Range Horses, Saddle Horses, Pack Horses and Pioneer Outfitters

Range Horses, on All Adventures & HuntsWe use saddle horses and pack horses in all of our camps and on all of our Adventures and Hunts. Horses afford you the luxury of covering rough terrain, crossing rivers, creeks, and packing a very comfortable camp deep in excellent game country where no vehicle or even aircraft can go. When it comes to packing out meat and camp, I’m glad it’s them and not us!

If you do not ride horses a lot (or at all) you are going to be stiff and sore. You should be feeling fairly good to go by the time you head for home. If it is possible for you to ride a horse before you get here, for a few weeks, it would have your body ready for hours in the saddle. If not, no worries!

When you get sore, your knees start aching, have an old injury giving you trouble, or you get cold ~ give a holler, get off, stretch your legs and / or walk a bit. You will be and do better for it.  You will get tired, thinking you are too tired to get back on your horse. Not so, and if you have troubles, remember that this is what we do and we are there to help.

Fitness can't be beat.Pioneer Outfitters accommodates beginners as well as experienced riders. We will match your individual abilities to the horse that will be your companion on your Adventure.

The unique characteristic of our range horses that spend their lives in the wilderness of the Wrangell Mountains is their inherent knowledge of the trails and how to handle themselves safely in any terrain.

When you leave Pioneer Outfitters, you will have an incredible amount of respect and a soft spot in your heart for these amazing Alaska range horses.

Disclaimer and Reminder: Always, always, always! Check with your doctor before beginning any new fitness routine!


Bringing in the range horses.Please evaluate your physical condition prior to booking your trip. As in most places within Alaska the terrain can be difficult to negotiate. Using horses on our trips allows us to provide comfortable camps, plenty of good food and of course- saves us from packing entire camps on our backs. However, some people do not have the experience with horses to know that horseback riding itself is very hard work.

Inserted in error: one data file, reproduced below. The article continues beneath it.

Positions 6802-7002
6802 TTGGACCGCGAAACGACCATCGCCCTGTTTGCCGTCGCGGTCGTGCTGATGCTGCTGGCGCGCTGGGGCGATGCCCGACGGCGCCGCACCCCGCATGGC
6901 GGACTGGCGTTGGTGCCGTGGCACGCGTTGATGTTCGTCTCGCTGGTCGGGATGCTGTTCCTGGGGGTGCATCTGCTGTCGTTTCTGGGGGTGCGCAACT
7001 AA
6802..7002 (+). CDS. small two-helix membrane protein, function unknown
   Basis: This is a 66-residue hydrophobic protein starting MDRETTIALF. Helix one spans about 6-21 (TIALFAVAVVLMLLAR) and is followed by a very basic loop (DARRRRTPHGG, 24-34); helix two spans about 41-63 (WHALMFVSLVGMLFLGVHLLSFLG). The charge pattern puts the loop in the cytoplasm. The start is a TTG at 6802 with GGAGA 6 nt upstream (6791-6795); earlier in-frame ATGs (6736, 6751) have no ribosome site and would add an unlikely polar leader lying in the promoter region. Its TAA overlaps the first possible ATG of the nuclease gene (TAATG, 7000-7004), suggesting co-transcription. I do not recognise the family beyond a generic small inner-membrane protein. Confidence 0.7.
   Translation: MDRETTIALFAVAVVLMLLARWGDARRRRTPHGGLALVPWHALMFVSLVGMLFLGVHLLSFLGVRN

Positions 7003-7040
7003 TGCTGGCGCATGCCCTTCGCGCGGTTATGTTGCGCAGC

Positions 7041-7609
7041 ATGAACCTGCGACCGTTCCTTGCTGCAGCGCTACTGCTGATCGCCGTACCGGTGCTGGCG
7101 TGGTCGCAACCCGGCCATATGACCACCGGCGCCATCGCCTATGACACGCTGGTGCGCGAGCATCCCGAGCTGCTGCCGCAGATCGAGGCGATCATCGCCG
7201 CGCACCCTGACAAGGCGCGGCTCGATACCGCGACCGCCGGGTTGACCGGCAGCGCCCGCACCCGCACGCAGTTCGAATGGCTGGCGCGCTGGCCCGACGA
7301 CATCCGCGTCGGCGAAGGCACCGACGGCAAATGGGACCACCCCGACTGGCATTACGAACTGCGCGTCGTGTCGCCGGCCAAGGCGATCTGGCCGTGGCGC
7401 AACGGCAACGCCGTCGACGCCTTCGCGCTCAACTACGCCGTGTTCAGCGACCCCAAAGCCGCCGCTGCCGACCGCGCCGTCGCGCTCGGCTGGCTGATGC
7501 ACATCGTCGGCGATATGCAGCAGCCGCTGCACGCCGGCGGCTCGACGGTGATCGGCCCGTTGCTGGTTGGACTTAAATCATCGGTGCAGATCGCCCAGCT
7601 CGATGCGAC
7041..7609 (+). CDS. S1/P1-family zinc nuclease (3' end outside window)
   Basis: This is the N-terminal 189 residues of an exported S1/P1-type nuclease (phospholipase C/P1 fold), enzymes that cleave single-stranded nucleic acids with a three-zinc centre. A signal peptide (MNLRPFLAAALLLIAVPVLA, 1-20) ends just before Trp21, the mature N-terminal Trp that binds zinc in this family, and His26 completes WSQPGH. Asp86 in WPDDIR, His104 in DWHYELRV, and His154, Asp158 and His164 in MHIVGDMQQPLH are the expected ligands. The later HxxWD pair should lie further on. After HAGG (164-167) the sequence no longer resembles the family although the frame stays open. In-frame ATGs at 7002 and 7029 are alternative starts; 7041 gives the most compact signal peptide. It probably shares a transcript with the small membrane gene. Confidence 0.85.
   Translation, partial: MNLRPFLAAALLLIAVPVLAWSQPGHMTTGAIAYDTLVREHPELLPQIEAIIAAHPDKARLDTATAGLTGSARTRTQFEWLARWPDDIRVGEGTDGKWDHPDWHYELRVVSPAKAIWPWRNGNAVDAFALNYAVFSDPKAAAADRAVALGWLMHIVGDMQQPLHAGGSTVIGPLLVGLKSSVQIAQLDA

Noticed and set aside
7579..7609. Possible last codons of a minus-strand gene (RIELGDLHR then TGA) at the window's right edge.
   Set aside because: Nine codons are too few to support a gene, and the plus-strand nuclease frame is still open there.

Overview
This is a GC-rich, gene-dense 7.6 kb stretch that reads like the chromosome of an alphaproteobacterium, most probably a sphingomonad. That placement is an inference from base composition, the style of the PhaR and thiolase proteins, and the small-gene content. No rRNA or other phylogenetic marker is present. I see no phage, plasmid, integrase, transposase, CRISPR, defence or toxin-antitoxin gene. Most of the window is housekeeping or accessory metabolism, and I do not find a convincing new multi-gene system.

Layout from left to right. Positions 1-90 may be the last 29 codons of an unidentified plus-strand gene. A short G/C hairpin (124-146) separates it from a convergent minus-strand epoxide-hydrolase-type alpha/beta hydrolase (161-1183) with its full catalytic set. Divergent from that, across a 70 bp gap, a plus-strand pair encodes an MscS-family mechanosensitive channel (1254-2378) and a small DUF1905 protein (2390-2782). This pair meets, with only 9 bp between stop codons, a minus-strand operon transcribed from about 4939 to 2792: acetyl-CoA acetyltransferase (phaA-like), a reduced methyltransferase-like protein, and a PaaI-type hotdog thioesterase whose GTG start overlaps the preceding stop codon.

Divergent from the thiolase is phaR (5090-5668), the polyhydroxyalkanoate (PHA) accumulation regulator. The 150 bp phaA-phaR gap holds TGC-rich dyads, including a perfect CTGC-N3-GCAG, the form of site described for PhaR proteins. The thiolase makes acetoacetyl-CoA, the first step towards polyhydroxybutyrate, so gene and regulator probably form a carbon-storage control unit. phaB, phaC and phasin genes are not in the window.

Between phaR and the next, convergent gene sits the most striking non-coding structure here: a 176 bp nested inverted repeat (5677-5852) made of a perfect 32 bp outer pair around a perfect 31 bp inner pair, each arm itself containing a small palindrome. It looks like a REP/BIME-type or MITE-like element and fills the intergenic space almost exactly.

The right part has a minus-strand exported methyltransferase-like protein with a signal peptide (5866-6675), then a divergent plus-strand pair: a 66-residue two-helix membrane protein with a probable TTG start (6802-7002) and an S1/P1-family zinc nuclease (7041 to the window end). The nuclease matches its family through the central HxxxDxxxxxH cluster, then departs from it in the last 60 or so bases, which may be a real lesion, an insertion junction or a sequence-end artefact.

To optimize your Adventure we strongly recommend some sort of daily exercise prior. If horseback riding is available to you, this is also a good idea- to strengthen riding muscles and to toughin’ up your seat. Please give us notice and let us know if you have a handicap so that we can formulate a plan to optimize your Adventure while lessening your physical output.

There is nothing that is going to get you ready for hours in the saddle, except riding (sorry, it’s true). However, the stronger we are, the easier it will be.

Horses we can trust, with what we hold most dear.Horseback riding typically uses the following muscle groups:

  • Shoulders
  • Triceps / Biceps
  • Abdominals
  • Back
  • Inner and Outer Thighs
  • Back of the Calf

(yes, I noticed that as well! It pretty much takes your whole body!)

Horseback riding is an amazingly physical activity and sport. It is flexibility, stamina and strength.

Flexibility is important. (It’s best not to have to begin stiff!) Stretching, gently stretching consistently, also makes you stronger.

Now, think about the muscle groups I mentioned above. Here is another related list:

  • Shoulders
  • Lower Back
  • Hips
  • Knees
  • Ankles

Alaska ChickThese are the joints that take all the abuse while you are enjoying your ride. These are the aches and pains that come to everyone who isn’t constantly in the saddle!

Would you like to know why I DO NOT get stiff and sore from riding, each year, after 7 months of Alaska Winter separation? Once I saddle my horse in the Spring, I ride non-stop. The only position I have ever found that relieves the aches and pains, if they are there, is to get back into the saddle.

Ride through it.

Ready to do it? It is so good for you, that it shouldn’t be so wonderful!

Let us show you.

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